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The great Michael Powell's once notorious case study about a psychosexually damaged cameraman whose murderous voyeurism leads him to kill young women and record their final moments for posterity has been reclaimed from infamy as a prescient masterpiece.
"The original first-person horror film" (J. Hoberman), the great Michael Powell's once notorious case study about a psychosexually damaged cameraman (Carl Boehm) whose murderous voyeurism leads him to kill young women while recording their final moments for posterity has been reclaimed from infamy and acclaimed as a prescient masterpiece.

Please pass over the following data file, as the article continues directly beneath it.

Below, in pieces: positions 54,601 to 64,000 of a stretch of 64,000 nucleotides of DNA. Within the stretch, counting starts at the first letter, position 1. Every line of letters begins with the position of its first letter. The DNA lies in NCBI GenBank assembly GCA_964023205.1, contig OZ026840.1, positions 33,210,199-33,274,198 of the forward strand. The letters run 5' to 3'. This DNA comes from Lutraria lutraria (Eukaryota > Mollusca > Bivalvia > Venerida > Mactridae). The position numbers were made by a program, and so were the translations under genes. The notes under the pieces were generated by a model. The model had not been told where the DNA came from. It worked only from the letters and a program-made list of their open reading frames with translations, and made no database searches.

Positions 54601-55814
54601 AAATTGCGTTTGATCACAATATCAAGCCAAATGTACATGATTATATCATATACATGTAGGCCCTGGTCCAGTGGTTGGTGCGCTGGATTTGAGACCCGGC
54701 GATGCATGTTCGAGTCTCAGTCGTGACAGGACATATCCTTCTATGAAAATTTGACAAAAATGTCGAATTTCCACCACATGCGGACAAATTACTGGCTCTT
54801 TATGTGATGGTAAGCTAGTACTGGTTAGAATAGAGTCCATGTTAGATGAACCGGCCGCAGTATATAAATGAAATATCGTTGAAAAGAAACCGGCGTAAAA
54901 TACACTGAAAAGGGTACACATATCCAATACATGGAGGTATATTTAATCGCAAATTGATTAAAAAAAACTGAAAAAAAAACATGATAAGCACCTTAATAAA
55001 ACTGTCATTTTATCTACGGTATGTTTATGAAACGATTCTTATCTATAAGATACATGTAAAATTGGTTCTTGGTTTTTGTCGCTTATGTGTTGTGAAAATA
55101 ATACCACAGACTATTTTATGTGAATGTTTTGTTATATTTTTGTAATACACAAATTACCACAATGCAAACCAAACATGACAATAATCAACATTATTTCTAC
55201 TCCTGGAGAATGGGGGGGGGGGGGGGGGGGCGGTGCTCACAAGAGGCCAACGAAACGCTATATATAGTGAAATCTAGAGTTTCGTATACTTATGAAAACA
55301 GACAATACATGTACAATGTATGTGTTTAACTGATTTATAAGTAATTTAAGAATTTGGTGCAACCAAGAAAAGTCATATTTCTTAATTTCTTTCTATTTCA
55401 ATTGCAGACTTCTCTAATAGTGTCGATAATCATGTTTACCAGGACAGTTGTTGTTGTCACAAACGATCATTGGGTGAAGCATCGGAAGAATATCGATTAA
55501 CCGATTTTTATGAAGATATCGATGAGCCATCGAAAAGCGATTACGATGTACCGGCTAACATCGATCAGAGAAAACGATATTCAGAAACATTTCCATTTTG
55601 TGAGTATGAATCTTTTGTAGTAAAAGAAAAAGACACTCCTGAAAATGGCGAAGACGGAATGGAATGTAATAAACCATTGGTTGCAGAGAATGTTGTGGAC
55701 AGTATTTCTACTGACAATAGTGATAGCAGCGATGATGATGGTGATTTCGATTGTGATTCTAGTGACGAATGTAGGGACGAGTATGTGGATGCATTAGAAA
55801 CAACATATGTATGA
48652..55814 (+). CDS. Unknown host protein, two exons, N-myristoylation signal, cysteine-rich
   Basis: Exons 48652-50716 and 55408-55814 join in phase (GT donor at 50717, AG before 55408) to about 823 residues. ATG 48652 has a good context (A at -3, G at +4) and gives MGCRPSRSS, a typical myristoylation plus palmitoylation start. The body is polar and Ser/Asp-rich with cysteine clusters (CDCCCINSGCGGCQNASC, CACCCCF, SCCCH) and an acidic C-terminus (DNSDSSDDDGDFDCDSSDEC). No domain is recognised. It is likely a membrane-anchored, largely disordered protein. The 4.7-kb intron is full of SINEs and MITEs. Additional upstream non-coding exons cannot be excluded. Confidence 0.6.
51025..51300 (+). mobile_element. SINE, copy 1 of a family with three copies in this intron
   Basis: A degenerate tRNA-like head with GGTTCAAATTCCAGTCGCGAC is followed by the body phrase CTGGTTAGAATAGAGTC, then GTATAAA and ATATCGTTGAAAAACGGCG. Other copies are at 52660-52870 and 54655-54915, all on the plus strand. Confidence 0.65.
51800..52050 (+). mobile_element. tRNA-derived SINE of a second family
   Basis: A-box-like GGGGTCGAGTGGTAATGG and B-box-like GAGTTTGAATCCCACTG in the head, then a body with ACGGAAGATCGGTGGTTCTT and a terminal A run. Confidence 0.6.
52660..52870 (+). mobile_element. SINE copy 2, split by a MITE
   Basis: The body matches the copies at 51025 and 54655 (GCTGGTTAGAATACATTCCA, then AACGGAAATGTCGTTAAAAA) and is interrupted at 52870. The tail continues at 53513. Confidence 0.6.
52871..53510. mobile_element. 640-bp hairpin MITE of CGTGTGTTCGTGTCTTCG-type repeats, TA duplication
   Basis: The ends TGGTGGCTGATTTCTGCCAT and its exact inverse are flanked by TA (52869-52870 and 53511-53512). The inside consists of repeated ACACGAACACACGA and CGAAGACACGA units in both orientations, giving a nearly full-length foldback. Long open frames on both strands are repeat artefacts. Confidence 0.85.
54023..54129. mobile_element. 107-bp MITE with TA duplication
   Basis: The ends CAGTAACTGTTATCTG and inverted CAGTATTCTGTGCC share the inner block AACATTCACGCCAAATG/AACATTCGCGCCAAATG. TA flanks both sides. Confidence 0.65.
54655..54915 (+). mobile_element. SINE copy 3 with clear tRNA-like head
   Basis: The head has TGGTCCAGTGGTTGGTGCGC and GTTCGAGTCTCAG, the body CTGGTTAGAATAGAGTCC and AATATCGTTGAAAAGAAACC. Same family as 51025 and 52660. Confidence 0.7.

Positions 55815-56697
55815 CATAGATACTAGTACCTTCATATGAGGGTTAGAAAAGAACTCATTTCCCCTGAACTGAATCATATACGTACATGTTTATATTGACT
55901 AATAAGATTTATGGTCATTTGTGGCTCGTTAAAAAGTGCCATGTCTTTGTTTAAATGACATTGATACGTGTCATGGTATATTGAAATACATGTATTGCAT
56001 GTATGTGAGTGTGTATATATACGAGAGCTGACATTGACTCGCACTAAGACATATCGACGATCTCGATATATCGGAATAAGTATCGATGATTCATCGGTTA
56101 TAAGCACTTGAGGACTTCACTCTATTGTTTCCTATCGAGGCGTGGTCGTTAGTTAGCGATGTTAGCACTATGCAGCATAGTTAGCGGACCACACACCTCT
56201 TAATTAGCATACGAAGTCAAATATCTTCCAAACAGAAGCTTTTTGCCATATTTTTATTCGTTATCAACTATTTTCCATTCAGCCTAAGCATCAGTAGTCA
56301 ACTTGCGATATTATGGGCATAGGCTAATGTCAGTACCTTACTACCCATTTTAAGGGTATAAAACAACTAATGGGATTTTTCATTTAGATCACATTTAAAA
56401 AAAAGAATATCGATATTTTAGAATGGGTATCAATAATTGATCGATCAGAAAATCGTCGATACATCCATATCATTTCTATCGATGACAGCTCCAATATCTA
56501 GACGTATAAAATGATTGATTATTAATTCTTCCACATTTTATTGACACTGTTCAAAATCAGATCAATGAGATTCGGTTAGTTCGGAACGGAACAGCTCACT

"Michael Powell has been my favourite filmmaker since, at age twelve, I first saw The Tales of Hoffmann. [Peeping Tom] was so reviled by critics that its distributer decided not even to release it . . . [But] what was initially thought of as being prurient, grotesque, disgusting, was rediscovered as a brilliant commentary on the voyeurism of the media. New observers of the film realized that Powell was intentionally trying to turn members of his audience into voyeurs themselves, so that they might recognize symptoms of the disease. I feel that I have a special relationship with Peeping Tom because when Night of the Living Dead hit screens it, too, was reviled. Both Powell and I owe a great deal to the home-video market for bringing our films back from the dead. Because of the debt of gratitude which I feel I owe to Michael Powell, I've selected this film to present to you." — George A. Romero